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BEHIND THE SCENES with Andi McDaniel


How did you discover Gordon Hempton and his project? Were you worried at first that it might not work for radio? I came across Gordon when my husband, who is a writer, received Gordon's new book One Square Inch of Silence, to review. Around the same time, he received another book about silence, Anne LeClaire's Listening Below the Noise. It seemed like an indication that people are beginning to think more critically about the "aural clutter" that we accept as part of our daily lives. Also, I couldn't resist the idea of a radio story about silence. I kept thinking about how great it would be to incorporate awkward silences into the piece. To really play with sound, as well as the idea of "dead air.

What happened when you experiemented with the dead air/silence concept

Well, for one thing, I realized that true, literal "dead air" really doesn't work in any kind of radio, even if it's used in a playful way. Because there's absolutely no information in dead air, so our imaginations have nothing to work with. Instead, I ended up using a sort of "orchestrated" silence, in which it kind of feels like silence, but in actuality, you're hearing birds and water and subtle background sounds (though I think I incorporated elk mating sounds at one point, which admittedly is not so subtle). Because while Gordon uses the phrase "One Square Inch of Silence," what he really wants to protect is natural noise. He wants to be able to hear all of the intricate natural sound effects that get drowned out by industry

Before producing the story had you thought much the noise in your everyday life? And about silence

I hadn't really thought about how noise might be affecting my health, nor had I thought about it as an environmental issue. But I do have a regular meditation practice, and I've gone on several "silent" retreats, in which you don't talk to your fellow meditators, or even make eye contact, for days. It's difficult at first, but then, for an extrovert like me, it's incredibly freeing and very peaceful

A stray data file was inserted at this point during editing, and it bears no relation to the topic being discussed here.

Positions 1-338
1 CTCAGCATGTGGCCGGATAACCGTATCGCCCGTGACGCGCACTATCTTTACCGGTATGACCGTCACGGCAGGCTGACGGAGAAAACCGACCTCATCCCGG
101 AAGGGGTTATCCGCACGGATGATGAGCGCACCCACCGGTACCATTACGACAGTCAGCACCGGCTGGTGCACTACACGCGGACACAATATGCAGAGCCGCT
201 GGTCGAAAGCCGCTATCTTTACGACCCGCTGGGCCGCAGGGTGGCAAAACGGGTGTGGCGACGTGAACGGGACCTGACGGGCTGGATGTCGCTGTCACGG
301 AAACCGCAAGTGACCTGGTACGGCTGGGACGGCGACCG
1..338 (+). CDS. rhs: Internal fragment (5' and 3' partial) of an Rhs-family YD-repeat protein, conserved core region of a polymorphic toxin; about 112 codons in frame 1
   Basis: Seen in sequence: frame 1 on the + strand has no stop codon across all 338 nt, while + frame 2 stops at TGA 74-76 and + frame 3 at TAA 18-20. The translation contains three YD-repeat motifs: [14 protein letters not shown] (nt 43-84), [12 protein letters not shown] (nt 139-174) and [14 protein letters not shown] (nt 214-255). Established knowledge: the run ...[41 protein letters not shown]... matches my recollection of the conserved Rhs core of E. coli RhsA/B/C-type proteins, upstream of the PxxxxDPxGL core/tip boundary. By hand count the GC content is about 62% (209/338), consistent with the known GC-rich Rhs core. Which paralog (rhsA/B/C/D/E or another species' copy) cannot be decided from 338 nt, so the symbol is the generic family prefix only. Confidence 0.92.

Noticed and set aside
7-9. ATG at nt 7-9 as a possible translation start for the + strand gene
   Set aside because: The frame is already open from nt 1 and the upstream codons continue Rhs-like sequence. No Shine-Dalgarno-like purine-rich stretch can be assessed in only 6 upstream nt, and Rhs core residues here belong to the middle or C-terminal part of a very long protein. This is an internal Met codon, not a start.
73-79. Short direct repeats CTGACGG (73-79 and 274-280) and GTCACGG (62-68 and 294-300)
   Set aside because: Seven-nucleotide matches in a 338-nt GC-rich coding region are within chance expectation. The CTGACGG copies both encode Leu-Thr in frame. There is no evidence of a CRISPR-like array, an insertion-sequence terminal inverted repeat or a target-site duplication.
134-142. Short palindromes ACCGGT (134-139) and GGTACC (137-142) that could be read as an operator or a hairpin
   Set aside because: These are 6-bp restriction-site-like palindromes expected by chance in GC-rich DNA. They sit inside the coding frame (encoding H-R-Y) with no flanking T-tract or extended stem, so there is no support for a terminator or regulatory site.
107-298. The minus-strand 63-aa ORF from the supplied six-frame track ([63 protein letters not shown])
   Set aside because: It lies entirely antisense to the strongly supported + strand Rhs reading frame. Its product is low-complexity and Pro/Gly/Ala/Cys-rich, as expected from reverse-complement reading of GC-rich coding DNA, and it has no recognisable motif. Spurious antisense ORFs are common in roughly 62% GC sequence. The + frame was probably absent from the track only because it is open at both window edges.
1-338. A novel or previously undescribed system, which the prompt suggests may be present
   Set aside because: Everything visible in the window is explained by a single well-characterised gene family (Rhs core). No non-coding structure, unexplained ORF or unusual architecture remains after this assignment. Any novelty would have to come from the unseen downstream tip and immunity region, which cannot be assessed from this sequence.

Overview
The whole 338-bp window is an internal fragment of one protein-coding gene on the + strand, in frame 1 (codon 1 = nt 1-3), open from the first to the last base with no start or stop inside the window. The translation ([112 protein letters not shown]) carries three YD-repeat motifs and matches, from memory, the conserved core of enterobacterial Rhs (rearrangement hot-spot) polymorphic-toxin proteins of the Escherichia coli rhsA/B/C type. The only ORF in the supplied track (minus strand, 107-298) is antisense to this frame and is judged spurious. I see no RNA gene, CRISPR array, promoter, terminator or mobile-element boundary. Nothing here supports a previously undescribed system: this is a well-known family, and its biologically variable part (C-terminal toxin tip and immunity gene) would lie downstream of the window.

On a separate note, Gordon's passion for preserving "natural sound" just seemed intuitive to me. It seemed like, of course we should be paying attention to what we allow into our ears, just as we monitor what goes into our bodies, and what we are willing to look at--as in, natural beauty. At the same time, the idea of actually preserving silence in the form of one square inch, struck me as both impossible and kind of hilarious

In writing Silent Knight , were you concerned about how to portray Gordon so that he didn't sound a little "out there"? Yes and no. Gordon has actually been interviewed for a number of different shows, and he's very media-genic--to the point that he practically speaks in sound bytes. The other interviews I had heard mostly consisted of him sort of making his "pitch" about One Square Inch, which certainly has its place, but I wanted this to be more intimate. I've always been fascinated by Don Quixote-type characters, and I wanted to bring out that fine line between crazy and brilliant. My proudest moment was getting him to tell "the Rogaine story"--I had to ask him about 6 different ways before he finally spilled it. Also, I was really careful in the editing process not to turn him into a caricature--I wanted people to be able to relate to him, not to put him in a box

What, if any, other challenges did you face

The hardest part about producing this story was getting away from the story Gordon wanted me to tell. He frames his own narrative very well--he's quite experienced at it, and I kept finding myself veering back to his idea of what the story is. My instructor, Holly Kernan of KALW, was brutally honest when I'd play a version for her in which Gordon sounded really rehearsed, and well, boring. She'd encourage me to ask myself what really compelled me about the story--as opposed to what had the tidiest narrative arc

As a producer somewhat new to the field, what advice would you have for others when making their first stories

Based on my experience with this piece, my advice is to have lots of other people listen to your piece, even though that means more time, and more work, and it can send you in a strange new direction that might not lead anywhere good. The fact is, as great as a piece might sound to you, if it puts others to sleep, you're probably missing something.